He gets out of his government car and examines the mess too. He returns to the car and ignites its engine. He wants to drive to the side of the road. The taxi driver and his conductor think he’s trying to escape. Maybe he was trying to drive off. The driver jumps back into his seat and cuts him through to avoid the possibility of any escape. Our man, poor dad Petero takes his government car to an open space across the road.
Taxi driver and conductor go for the Petero’s jugular. And us the passengers are still in, me in shock. My backside survived getting knocked by a hairline. I needed to thank my God. So I sit there biting my nails as I recover.
Our conductor is wearing a long sleeve shirt. He folds the sleeves. His eyes are red from the wind. Petero is scared the conductor and driver might lynch him and feed his body to the leeches. He’s afraid for his daughters who are seeing him get humiliated by a taxi tout and driver. His manhood is being trampled on. His dignity stripped down to the bone by two arrogant boys calling him names which are not his. All this is happening before his daughters’ eyes. He’s having a bad day, the opposite of what he probably envisaged when it began.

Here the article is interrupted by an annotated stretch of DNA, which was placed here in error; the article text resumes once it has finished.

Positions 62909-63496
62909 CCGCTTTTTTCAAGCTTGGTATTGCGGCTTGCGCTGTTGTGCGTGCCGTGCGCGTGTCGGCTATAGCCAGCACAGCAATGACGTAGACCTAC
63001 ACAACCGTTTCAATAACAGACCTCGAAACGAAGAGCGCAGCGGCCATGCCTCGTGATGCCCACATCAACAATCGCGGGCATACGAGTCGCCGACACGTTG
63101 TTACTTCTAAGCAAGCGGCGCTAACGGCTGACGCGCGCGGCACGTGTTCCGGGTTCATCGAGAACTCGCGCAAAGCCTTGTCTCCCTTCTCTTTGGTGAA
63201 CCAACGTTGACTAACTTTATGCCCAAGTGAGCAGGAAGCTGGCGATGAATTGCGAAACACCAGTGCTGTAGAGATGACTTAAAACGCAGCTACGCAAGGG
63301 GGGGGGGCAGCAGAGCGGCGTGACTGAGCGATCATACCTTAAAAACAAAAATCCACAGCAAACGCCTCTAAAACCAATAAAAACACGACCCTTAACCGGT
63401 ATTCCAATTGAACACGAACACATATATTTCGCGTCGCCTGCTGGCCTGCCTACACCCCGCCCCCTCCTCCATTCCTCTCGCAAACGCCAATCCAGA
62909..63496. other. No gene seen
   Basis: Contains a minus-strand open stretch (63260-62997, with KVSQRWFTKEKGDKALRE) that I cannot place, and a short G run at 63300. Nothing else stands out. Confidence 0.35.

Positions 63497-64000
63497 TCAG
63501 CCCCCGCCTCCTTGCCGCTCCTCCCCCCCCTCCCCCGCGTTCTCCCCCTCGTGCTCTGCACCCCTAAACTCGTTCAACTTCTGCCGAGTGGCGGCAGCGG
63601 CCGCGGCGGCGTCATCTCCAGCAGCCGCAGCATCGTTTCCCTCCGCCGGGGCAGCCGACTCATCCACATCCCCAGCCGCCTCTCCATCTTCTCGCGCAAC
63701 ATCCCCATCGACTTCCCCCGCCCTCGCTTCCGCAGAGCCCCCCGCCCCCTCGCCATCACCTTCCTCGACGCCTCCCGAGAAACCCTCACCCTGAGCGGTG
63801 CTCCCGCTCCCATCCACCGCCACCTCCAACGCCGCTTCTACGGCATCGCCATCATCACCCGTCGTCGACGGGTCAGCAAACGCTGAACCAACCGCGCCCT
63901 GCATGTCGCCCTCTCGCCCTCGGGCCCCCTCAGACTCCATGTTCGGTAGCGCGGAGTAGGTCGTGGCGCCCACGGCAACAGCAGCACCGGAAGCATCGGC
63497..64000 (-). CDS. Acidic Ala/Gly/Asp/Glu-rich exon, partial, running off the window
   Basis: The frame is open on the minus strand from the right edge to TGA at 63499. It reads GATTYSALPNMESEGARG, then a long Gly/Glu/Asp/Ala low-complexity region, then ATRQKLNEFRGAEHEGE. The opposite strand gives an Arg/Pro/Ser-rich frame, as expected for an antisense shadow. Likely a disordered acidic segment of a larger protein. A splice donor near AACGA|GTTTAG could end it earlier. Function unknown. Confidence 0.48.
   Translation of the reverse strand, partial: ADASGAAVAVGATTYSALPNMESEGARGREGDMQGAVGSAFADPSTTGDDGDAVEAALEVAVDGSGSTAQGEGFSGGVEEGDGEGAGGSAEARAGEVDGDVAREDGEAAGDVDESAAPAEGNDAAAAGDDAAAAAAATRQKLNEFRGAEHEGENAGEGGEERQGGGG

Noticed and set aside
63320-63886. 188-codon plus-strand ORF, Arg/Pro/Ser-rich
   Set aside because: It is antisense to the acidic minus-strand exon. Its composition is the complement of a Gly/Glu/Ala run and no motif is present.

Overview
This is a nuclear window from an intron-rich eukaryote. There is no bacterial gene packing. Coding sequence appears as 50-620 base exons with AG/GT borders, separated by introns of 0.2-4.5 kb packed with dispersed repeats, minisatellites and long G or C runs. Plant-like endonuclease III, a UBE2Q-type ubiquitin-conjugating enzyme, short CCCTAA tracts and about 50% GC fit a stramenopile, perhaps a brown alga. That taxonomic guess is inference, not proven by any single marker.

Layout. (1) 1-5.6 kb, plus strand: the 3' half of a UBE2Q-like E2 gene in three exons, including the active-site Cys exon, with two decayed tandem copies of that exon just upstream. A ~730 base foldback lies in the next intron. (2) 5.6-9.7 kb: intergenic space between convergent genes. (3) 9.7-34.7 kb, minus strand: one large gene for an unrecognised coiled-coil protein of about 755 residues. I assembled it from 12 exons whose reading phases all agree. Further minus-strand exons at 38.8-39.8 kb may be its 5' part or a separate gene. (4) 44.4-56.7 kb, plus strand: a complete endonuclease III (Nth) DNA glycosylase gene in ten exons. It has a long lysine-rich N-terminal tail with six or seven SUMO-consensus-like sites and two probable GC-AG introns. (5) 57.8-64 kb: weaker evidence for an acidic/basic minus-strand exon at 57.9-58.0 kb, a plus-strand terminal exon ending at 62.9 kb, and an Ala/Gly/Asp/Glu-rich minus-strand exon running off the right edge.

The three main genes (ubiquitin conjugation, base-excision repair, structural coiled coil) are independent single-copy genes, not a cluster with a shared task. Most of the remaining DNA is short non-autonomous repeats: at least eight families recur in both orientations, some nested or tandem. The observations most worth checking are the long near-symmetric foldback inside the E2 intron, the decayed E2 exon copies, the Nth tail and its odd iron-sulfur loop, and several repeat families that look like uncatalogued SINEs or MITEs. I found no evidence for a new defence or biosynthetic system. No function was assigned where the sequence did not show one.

I imagine when he woke up; he whistled his way to the bathroom as he danced all the jabber moves he could remember. He felt high school-like. His wife Anna, peeked at him from the side of her eye and blushed. They were high school sweethearts. He was sixteen. She was fourteen. They struck up a friendship at the school sick bay when she had a toothache. This friendship blossomed into love, the love they share today.
He got ready for work. She got the kids ready for school. She told him she didn’t like the boxers he wore. They joked about it. She’s a housewife. He kissed her goodbye. The kids hugged her so tight before getting into the car. They were one big happy family. It was drawn out to be a fantastic day, a day they would register as a good one when it ended. But terrible plans by an unknown fellow lay ahead.